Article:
June 20th, 2024

Shrove Tuesday: more than just pancakes

By JAMES TUBB on February 21, 2023.

jtubb@medicinehatnews.com@ReporterTubb

Rev. Dave Pollard is a simple man when it comes to his pancakes – a little bit of butter, pour on some Canadian maple syrup and he’s as happy as can be. That’s what his go-to will be for tonight during Fifth Avenue Memorial United Church and Westminster United Church’s joint pancake dinner.

The dinner gets underway at 5 p.m. at Westminster and is free with donation.

Shrove Tuesday, or Pancake Tuesday as it’s also known, is celebrated in many countries around the world with schools cooking up flapjacks for kids and restaurants offering deals on the breakfast delight. But there is more to the day than choosing which topping works best.

The Christian festival of Shrove Tuesday falls on the Tuesday before the beginning of Lent, a period of around six weeks leading up to Easter. Pollard says the day originates from the feast of Passover when Jews were in slavery in Egypt and Moses led them out into the wilderness. They had this experience of what they called Passover. Before leaving Egypt, they were commanded by God and Exodus to eat a meal of roasted lamb, and unleavened bread.

He says the idea was to get rid of all of their goods before the long journey with the feast. That has now become the final day before Lent for people to enjoy all their luxuries before adapting and giving something up.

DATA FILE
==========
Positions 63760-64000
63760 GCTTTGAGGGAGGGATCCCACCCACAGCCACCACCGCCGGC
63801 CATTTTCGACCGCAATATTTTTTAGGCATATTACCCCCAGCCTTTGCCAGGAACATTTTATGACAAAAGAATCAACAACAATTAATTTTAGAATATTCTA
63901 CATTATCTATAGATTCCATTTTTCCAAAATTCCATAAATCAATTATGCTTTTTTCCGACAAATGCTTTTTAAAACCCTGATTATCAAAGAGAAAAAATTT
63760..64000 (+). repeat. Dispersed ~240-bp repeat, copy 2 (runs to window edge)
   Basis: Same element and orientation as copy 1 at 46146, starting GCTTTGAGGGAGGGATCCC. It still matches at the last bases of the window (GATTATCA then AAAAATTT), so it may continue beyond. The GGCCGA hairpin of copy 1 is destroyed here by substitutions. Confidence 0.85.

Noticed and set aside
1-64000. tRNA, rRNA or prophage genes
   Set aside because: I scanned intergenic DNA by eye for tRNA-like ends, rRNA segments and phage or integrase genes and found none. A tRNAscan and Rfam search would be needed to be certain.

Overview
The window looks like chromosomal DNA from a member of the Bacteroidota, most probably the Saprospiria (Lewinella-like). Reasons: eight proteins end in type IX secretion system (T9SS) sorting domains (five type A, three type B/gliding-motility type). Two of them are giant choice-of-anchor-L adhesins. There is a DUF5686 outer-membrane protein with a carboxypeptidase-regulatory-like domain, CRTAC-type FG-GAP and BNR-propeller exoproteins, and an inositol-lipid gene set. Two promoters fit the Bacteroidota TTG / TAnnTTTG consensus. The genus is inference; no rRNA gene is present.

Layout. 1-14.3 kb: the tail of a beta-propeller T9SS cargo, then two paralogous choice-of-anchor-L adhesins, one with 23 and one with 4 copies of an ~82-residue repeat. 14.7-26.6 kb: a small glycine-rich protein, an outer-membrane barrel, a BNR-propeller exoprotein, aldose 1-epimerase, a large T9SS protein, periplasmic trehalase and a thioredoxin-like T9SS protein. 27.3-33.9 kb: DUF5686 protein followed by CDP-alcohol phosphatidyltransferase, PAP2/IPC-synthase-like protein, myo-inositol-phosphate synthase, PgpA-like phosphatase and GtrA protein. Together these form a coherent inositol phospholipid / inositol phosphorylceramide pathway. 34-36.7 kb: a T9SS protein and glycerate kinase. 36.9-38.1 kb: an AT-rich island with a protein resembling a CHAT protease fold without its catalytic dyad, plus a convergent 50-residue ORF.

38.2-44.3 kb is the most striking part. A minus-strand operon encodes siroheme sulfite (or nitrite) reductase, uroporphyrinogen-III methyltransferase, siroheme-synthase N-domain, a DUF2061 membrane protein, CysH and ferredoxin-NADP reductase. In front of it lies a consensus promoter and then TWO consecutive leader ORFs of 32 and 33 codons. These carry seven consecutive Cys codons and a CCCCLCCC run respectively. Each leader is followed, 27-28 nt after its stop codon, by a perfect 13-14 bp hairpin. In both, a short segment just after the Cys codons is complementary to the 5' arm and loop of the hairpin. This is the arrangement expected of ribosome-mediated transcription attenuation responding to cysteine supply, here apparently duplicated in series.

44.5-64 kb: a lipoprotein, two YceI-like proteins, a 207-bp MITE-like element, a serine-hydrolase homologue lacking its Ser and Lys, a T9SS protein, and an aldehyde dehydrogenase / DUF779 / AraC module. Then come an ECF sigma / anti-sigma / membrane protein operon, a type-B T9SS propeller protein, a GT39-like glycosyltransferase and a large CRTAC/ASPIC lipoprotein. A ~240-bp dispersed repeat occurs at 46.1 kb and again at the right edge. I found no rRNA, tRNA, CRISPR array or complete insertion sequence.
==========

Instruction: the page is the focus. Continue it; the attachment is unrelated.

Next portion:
“It’s kind of one last blowout before the asceticism of Lent,” Pollard said. “It harkens back a little bit to Jewish traditions as well as Christian traditions. Whether it’s Mardi Gras, fat Tuesday, New Orleans, the parade, that sort of thing, it’s that penultimate thing we do before we give things up for Lent.”

Giving things up for Lent generally revolves around pleasures like sweets, going on social media or that last bowl of ice cream before bed – always giving something up.

While Pollard says he hasn’t decided what he will be doing for Lent, he encourages people consider doing something for less, instead of, say, just giving up watching hockey.

“Add a time of spiritual practice to take 10 minutes in the day to meditate, maybe add a good deed you can do like pay it forward in the drive-thru, that sort of thing,” Pollard said. “It’s almost like subtraction by addition, if you take that time to nurture your fate, if you deliberately every day take 10 minutes to sit, and if you go through the the drive-thru, buy a coffee for someone else, extended random acts of kindness out in the community, we also encourage those kinds of practices, too.”

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